---
title: "Lab 9 Solutions"
author: "Alexandra Chouldechova"
date: ""
output:
html_document:
fig_width: 7
fig_height: 5
---
##### Remember to change the `author: ` field on this Rmd file to your own name.
We'll begin by loading some packages.
```{r}
library(tidyverse)
Cars93 <- as_tibble(MASS::Cars93)
```
### Testing 2 x 2 tables
Doll and Hill's 1950 article studying the association between smoking and lung cancer contains one of the most important 2 x 2 tables in history.
Here's their data:
```{r}
smoking <- as.table(rbind(c(688, 650), c(21, 59)))
dimnames(smoking) <- list(has.smoked = c("yes", "no"),
lung.cancer = c("yes","no"))
smoking
```
**(a)** Use `fisher.test()` to test if there's an association between smoking and lung cancer.
```{r}
smoking.fisher.test <- fisher.test(smoking)
smoking.fisher.test
```
**(b)** What is the odds ratio? Interpret this quantity.
```{r}
smoking.fisher.test$estimate
```
This says that the odds of having lung cancer are `r round(smoking.fisher.test$estimate, 2)` times higher among smokers than non-smokers.
**(c)** Are your findings statistically significant?
```{r}
smoking.fisher.test$p.value
```
The findings are highly statistically significant.
### Plotting error bars
Using Doll and Hill's smoking data and, construct a bar graph with accompanying error bars showing the proportion of study participants with lung cancer in each smoking status group.
To succeed in this exercise, you'll want to follow along careful with the lecture notes. Please read the section titled "Plotting the table values with confidence".
```{r}
# Reshape the count table into a tibble:
smoking.tbl <- as_tibble(smoking)
# Add a column showing total count in each (smoking status) group
smoking.tbl <- smoking.tbl %>%
group_by(has.smoked) %>%
mutate(total = sum(n)) %>%
filter(lung.cancer == "yes") # Retain only the lung.cancer = yes rows
smoking.toplot <- smoking.tbl %>%
group_by(has.smoked) %>%
summarize(prop = n / total,
lower = prop.test(n, total)$conf.int[1],
upper = prop.test(n, total)$conf.int[2])
# Here's our summary table
smoking.toplot
# Plotting routine
smoking.toplot %>%
ggplot(aes(x = has.smoked, fill = has.smoked, y = prop)) +
geom_bar(position="dodge", stat="identity") +
geom_errorbar(aes(ymin=lower, ymax=upper),
width=.2, # Width of the error bars
position=position_dodge(0.9)) +
ylab("Proportion with lung cancer")
```
### ANOVA with birthwt data
Let's form our favourite birthwt data set.
```{r}
# Import data, rename variables, and recode factors all in one set of piped
# commands
birthwt <- as_tibble(MASS::birthwt) %>%
rename(birthwt.below.2500 = low,
mother.age = age,
mother.weight = lwt,
mother.smokes = smoke,
previous.prem.labor = ptl,
hypertension = ht,
uterine.irr = ui,
physician.visits = ftv,
birthwt.grams = bwt) %>%
mutate(race = recode_factor(race, `1` = "white", `2` = "black", `3` = "other")) %>%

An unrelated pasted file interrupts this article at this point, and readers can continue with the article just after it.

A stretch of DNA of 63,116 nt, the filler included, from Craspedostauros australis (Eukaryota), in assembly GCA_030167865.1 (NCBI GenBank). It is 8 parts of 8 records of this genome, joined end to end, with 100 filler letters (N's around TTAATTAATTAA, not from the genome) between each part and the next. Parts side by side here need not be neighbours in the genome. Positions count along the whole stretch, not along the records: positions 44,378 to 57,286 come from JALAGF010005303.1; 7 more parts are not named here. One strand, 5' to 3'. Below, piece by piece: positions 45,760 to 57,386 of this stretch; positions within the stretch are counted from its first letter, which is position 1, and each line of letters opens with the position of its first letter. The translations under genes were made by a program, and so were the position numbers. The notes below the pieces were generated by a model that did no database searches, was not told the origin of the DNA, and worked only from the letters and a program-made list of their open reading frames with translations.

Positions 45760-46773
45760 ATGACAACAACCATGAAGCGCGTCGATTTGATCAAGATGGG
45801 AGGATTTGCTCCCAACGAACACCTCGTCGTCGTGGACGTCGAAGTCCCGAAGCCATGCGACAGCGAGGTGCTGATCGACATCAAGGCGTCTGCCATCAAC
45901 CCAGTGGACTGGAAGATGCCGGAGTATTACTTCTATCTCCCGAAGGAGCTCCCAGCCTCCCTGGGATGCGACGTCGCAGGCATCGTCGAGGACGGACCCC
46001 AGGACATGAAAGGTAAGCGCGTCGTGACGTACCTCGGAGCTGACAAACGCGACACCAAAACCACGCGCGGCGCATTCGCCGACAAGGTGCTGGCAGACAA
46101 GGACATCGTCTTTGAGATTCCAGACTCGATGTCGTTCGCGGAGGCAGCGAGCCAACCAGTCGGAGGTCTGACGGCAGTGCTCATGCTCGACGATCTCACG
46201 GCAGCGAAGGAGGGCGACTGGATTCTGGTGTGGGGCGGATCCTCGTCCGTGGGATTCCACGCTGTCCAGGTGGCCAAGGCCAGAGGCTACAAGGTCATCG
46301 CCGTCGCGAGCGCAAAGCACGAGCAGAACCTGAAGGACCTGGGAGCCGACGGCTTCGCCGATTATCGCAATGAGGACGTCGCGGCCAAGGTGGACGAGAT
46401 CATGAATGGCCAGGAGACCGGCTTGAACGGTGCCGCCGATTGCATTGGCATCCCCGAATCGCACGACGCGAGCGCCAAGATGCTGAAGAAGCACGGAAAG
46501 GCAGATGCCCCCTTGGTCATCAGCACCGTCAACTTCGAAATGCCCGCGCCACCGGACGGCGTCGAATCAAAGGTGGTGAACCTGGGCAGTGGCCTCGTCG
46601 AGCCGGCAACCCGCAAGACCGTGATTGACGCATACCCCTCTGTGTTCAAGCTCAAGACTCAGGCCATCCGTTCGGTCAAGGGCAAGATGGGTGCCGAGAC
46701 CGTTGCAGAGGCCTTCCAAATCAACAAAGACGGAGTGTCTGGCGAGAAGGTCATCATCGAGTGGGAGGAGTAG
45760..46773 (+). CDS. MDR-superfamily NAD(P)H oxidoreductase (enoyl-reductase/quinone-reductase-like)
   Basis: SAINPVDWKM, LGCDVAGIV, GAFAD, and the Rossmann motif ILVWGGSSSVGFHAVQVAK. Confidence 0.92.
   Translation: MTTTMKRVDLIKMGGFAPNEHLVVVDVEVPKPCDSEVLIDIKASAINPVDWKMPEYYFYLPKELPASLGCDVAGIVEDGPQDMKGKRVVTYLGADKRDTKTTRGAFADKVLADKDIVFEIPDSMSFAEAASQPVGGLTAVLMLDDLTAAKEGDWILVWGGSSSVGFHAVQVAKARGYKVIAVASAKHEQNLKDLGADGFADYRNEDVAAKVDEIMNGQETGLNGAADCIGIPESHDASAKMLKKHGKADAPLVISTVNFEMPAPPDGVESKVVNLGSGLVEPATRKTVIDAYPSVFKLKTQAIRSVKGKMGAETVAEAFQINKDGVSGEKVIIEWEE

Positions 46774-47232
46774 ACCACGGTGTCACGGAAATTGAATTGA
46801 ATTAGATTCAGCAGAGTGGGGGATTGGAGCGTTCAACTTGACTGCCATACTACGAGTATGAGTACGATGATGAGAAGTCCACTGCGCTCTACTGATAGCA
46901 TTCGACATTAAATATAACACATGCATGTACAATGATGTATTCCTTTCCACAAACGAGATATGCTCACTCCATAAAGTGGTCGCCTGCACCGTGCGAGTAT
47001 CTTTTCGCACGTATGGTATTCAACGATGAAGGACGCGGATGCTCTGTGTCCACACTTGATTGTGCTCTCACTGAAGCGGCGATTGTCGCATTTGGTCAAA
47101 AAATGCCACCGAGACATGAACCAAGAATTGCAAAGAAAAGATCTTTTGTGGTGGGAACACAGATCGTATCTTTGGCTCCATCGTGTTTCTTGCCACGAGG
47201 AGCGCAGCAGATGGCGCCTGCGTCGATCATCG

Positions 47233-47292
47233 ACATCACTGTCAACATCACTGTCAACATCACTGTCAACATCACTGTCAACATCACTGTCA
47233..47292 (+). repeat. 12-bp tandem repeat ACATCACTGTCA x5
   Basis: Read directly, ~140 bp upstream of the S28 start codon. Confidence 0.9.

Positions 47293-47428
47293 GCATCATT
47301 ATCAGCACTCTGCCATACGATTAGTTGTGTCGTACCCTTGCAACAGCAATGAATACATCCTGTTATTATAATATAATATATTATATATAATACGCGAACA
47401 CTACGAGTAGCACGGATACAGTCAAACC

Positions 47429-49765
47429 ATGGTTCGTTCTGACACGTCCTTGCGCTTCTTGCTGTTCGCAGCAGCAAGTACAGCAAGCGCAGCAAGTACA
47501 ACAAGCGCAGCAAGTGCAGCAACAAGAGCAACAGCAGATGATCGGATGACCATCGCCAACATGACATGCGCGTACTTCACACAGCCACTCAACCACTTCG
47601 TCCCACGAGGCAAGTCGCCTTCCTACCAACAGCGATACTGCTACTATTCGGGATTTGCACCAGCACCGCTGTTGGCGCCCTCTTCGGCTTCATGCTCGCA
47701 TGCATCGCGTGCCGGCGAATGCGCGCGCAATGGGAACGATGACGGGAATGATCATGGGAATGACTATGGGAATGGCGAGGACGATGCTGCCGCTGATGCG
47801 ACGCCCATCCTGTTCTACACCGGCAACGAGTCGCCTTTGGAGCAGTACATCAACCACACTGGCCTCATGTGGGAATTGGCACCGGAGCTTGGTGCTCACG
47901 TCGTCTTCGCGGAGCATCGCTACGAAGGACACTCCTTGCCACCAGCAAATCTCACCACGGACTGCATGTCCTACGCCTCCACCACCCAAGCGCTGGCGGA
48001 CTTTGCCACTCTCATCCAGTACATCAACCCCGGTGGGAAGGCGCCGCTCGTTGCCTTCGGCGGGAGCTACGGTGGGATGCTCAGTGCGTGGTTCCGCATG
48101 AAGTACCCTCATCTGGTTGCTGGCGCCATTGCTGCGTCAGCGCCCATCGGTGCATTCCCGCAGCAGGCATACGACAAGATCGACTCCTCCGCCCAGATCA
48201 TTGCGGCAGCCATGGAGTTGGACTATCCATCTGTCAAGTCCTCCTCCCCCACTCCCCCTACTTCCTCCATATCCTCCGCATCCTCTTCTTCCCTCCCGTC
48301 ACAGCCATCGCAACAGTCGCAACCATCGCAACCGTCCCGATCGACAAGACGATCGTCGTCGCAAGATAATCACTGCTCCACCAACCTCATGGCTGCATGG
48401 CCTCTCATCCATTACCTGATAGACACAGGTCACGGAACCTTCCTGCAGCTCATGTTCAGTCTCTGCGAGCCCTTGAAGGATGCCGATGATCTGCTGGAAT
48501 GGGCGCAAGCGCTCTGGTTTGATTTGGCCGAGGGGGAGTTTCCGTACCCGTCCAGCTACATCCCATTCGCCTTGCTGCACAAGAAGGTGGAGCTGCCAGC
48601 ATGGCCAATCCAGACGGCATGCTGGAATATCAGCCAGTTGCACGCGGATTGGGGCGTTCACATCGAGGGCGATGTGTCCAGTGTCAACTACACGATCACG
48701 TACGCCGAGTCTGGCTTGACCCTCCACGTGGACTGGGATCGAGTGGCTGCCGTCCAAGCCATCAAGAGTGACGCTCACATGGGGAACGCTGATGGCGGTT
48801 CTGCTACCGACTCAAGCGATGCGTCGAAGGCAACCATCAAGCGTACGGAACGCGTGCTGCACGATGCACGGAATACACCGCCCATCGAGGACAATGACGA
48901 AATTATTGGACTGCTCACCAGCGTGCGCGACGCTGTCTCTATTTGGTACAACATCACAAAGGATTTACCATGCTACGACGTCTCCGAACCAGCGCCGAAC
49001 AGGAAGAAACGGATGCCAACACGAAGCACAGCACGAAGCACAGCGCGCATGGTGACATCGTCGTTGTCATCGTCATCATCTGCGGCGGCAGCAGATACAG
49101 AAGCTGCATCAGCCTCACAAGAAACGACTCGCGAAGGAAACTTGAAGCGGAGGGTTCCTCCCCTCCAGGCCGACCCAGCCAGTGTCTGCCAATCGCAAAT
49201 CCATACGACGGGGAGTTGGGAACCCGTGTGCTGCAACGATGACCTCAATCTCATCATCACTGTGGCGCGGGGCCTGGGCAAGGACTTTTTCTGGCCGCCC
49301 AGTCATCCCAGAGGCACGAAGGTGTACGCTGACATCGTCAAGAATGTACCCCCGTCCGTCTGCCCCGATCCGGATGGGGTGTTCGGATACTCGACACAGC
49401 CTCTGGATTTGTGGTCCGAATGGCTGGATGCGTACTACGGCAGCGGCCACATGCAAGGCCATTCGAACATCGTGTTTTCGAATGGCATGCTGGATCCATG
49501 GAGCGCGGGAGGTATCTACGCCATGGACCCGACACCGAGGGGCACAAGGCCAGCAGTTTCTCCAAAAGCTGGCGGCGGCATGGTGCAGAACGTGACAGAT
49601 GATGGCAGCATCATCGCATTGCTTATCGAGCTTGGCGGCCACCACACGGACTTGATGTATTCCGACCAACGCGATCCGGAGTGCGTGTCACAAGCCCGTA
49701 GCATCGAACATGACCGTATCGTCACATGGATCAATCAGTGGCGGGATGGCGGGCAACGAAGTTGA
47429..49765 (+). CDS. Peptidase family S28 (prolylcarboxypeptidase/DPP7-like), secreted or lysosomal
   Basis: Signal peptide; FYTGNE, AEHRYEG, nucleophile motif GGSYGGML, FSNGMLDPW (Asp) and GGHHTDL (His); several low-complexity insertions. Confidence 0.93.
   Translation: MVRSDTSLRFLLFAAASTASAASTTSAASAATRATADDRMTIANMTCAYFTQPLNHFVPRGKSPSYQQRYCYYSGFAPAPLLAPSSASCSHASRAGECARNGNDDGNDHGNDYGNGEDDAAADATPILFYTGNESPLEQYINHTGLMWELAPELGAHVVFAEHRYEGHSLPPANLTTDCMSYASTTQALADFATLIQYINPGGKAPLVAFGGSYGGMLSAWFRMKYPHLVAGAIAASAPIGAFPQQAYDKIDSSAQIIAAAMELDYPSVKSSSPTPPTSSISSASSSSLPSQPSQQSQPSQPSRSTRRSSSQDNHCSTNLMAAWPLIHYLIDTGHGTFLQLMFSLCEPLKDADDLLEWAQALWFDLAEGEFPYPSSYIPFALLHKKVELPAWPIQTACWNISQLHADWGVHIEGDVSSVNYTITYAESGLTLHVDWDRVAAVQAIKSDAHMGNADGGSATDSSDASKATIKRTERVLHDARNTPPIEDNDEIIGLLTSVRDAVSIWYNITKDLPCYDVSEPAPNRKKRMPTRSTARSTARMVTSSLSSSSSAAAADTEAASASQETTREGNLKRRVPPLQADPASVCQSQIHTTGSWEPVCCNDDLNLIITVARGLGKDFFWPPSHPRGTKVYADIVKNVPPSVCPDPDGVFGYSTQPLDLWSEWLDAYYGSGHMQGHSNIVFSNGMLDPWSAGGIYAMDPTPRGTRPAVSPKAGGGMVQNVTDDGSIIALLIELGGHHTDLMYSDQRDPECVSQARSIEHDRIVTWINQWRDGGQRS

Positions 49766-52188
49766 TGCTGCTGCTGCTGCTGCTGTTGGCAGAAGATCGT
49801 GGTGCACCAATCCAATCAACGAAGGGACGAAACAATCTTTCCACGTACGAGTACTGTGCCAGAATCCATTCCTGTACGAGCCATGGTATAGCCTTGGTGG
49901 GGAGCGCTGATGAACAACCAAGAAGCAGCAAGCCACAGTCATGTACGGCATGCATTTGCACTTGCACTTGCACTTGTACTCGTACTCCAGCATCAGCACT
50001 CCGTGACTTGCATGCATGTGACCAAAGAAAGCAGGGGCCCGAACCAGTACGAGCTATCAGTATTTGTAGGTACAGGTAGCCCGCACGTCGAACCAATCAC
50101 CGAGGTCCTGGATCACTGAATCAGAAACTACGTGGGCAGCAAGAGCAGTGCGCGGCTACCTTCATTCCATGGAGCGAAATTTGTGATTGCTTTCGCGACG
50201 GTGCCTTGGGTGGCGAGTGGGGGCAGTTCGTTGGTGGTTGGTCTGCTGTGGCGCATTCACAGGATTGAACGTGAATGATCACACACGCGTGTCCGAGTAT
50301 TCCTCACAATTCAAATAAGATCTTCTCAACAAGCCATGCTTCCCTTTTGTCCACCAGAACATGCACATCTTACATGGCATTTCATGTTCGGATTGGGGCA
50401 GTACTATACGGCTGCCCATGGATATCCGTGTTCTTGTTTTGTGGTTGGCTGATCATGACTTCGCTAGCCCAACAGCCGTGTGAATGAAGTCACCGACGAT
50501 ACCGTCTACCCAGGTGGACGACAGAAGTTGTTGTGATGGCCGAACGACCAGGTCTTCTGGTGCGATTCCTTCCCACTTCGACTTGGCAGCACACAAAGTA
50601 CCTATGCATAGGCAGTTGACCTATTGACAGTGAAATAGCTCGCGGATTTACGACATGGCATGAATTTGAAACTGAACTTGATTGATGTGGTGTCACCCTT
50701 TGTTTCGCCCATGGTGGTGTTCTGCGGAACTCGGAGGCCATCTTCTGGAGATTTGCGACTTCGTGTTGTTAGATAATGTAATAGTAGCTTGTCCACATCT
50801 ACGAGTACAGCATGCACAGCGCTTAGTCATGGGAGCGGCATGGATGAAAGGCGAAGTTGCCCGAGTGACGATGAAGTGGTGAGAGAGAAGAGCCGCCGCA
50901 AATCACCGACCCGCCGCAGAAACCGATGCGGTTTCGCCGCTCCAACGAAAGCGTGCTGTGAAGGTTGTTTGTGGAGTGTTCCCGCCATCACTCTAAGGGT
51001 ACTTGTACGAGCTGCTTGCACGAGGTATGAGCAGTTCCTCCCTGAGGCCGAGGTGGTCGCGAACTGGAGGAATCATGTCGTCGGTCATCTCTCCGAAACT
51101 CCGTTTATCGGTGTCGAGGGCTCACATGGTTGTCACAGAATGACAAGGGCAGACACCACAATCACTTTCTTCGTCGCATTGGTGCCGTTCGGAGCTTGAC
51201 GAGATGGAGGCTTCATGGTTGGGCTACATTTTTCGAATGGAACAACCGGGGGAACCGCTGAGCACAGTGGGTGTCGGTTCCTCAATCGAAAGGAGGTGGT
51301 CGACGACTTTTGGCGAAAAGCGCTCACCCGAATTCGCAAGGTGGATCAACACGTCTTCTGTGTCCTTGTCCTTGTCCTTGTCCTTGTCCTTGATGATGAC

mutate_at(c("mother.smokes", "hypertension", "uterine.irr", "birthwt.below.2500"),
~ recode_factor(.x, `0` = "no", `1` = "yes"))
```
**(a)** Create a new factor that categorizes the number of physician visits into four levels: 0, 1, 2, 3 or more.
```{r}
birthwt <- birthwt %>%
mutate(physician.visits.binned = recode_factor(physician.visits,
`0` = "0",
`1` = "1",
`2` = "2",
.default = "3 or more"
))
```
**Hint**: One way of doing this is with `recode` by specifying `.default = "3 or more"`. Have a look at the help file for `recode` to learn more.
**(b)** Run an ANOVA to determine whether the average birth weight varies across number of physician visits. Interpret the results.
```{r}
summary(aov(birthwt.grams ~ physician.visits.binned, data = birthwt))
```
We find that there is no statistically significant variation in average birthweigh across different levels of the number of first trimester physician visits.
### Linear regression with Cars93 data
Below is figure showing how Price varies with EngineSize in the Cars93, with accompanying regression lines. There are two plots, one for USA cars, and one for non-USA cars.
```{r, fig.align='center', fig.height = 4}
qplot(data = Cars93, x = EngineSize, y = Price, colour = Origin) +
facet_wrap("Origin") +
stat_smooth(method = "lm") +
theme(legend.position="none")
```
**(a)** Use the `lm()` function to regress Price on EngineSize and Origin
```{r}
cars.lm <- lm(Price ~ EngineSize + Origin, data = Cars93)
summary(cars.lm)
```
**(b)** Run `plot()` on your `lm` object. Do you see any problems?
```{r, fig.width = 6, fig.height = 7}
par(mfrow = c(2,2))
plot(cars.lm)
```
The residual plot shows a clear sign of non-constant variance. (The plot looks like a funnel, with variance increasing with fitted value.) One can also see this from the upward slope evidence from the the scale-location plot.
**(c)** Try running a linear regression with `log(Price)` as your outcome.
```{r}
cars.lm.log <- lm(log(Price) ~ EngineSize + Origin, data = Cars93)
summary(cars.lm.log)
```
**(d)** Run `plot()` on your new `lm` object. Do you see any problems?
```{r, fig.width = 6, fig.height = 7}
par(mfrow = c(2,2))
plot(cars.lm.log)
```
The variance now looks pretty constant across the range of fitted values, and there don't appear to be any clear trends in the plots. All of the diagnostic plots seem pretty good. It looks like the log transformation helped.